Although veganism is not a new topic in the world, there is little involvement of this ideology in fiction. Especially in literature. Various advances have been made on this subject, even since the 19th century, yet in this current era, it is almost impossible to find a faithful representation of what it means to be vegan.
However, attempts to include this topic as a serious debate can be evidenced in Mary Shelley’s famous book Frankenstein. There we can read that the monster rejects animal products in the following quote “I do not destroy the lamb and the kid, to glut my appetite; acorns and berries afford me sufficient nourishment”. Frankenstein’s Monster, probably the first fictional character to introduce vegetarianism in literature, was associated with inherent goodness, so he could be easier to empathize with. For some reason, the non-consumption of animals has always been associated with kindness, this is something universal, which says a lot about the inherent perception that we humans have regarding our consumption habits. The monstrosity is not usually associated with people who consume berries and nuts.
This approach in the text is also given by the affinity that Percy Shelley had with the vegetarianism of the time, considering it the most humane way of living (it must be taken into account that this vegetarianism was more linked to what we now know as veganism, with some obvious variants)
Shelley considered that the plant-based diet was very useful to prevent a large part of the diseases, this immediately affects Mary’s text, since the descent into madness and the decay of the monster begins in a subtle way, after he accidentally ate a small piece of meat that he received from some travelers.
This was a very interesting, deep and metaphorical beginning of the conception of a life without using animals. However, times have changed quite a bit and we still owe a debt to literature, as vegans are still not represented as a consistent group in several books.
Some mentions have been made, but these are far removed from reality. As is the case with a secondary character in the Lawless saga, by Tarah Brenner. The framework of this fiction takes place in a post apocalyptic world. On one occasion, the protagonists meet a hippie girl, who tells them how she “was vegan” before the catastrophe, but after this and trying meat and dairy again, she couldn’t believe she had given them up.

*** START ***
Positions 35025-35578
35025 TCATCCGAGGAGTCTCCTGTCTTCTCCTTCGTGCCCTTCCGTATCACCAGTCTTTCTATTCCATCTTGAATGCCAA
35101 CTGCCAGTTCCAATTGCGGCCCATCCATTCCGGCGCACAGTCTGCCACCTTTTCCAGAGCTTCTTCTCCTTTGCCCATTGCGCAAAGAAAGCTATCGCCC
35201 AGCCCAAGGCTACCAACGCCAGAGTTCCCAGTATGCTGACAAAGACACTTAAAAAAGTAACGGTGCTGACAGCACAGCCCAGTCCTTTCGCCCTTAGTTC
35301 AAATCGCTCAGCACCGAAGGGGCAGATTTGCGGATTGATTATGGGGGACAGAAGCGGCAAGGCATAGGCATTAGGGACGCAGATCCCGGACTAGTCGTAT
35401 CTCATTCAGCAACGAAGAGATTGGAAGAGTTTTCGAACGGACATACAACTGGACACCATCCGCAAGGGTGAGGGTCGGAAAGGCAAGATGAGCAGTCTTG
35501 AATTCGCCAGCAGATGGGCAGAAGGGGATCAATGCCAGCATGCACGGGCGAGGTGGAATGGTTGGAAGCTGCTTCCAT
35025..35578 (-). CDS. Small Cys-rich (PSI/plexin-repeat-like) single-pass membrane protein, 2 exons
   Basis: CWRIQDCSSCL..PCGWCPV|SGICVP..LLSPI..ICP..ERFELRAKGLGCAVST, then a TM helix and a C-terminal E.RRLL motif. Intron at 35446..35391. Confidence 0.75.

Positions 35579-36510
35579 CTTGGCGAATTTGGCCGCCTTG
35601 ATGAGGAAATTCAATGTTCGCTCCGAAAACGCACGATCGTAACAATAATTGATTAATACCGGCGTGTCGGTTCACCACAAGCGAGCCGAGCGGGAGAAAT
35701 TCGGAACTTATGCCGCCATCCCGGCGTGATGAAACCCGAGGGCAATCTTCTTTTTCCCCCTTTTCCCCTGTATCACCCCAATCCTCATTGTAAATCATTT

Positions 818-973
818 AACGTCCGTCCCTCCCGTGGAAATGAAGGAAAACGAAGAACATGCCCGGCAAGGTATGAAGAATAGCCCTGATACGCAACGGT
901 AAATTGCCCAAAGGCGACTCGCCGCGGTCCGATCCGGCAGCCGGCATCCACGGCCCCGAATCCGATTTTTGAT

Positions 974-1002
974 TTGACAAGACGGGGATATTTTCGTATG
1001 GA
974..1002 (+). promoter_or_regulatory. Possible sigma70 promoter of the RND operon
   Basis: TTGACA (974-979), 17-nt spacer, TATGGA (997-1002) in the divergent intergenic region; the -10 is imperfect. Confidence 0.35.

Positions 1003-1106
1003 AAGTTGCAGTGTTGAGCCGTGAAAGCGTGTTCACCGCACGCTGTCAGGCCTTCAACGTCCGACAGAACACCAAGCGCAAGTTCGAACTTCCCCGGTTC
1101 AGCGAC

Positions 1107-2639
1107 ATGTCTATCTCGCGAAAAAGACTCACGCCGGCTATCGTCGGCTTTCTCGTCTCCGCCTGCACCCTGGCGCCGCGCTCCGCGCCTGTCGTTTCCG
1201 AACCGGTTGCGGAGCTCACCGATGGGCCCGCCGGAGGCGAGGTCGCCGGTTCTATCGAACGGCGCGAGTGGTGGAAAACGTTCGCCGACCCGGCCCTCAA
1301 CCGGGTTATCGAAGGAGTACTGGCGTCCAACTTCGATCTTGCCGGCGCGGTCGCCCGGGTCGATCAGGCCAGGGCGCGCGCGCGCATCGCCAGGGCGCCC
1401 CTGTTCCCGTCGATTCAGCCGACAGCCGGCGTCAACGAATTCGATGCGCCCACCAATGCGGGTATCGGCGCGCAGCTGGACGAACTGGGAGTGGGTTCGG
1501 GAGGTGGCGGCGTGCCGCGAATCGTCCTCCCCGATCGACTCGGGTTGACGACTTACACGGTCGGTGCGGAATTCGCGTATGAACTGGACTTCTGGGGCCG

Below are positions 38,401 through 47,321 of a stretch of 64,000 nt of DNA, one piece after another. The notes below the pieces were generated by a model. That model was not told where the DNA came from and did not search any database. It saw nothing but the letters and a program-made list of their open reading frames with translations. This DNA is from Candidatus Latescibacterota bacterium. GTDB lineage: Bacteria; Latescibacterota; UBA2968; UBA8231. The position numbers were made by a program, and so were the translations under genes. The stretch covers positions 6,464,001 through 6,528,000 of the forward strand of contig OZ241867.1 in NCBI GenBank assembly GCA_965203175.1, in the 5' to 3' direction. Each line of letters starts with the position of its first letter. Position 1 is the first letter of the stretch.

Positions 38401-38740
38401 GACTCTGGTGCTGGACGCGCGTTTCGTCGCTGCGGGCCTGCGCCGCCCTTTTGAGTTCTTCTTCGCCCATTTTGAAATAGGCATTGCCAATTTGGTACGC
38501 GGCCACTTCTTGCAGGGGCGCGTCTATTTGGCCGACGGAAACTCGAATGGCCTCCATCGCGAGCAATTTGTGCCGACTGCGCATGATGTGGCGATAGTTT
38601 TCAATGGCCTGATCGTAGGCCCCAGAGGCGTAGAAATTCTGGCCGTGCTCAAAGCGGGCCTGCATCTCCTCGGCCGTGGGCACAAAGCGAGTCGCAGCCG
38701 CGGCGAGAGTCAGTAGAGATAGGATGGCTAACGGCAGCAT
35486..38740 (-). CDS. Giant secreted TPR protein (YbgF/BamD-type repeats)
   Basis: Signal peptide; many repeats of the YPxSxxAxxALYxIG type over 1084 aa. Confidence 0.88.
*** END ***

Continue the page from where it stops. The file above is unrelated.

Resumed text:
This is a grossly flawed view of what veganism means, as well as oversimplifying the reasons why it is done. It still exists in people’s minds that the main objective is personal taste, ego or other selfish reasons. When the truth is that it is only to respect animals.
An interesting and contemporary case occurs in the book Axiom’s End, which narrates the adventures of an alien who, together with a human girl, must rescue other aliens that have been captured by humans. The protagonist says he is very afraid of humans because he realizes that they are “flesh eaters”, which gives him the message that they can do the same with him.
Although it is not closely related to veganism, this type of topic has been treated in this way, as is the case with The Promised Neverland manga. In which the plot is about an orphanage in which the children live thinking that they will eventually adopt them, when in fact they are being traded as meat for some kind of monsters.
Still, there is much to be explored, in fact it would be wonderful if there was a closer relationship between veganism and literature, if the ideology is represented in a fair and objective way. However, this is only part of what is being done out there and in a future article we will talk about poetry and veganism.
“Acorns and berries afford me sufficient nourishment”: an ecocritical reading of the monstrous in Mary Shelley’s Frankenstein and Patrick Ness’s A Monster Calls | Humanities and Social Sciences Communications (nature.com)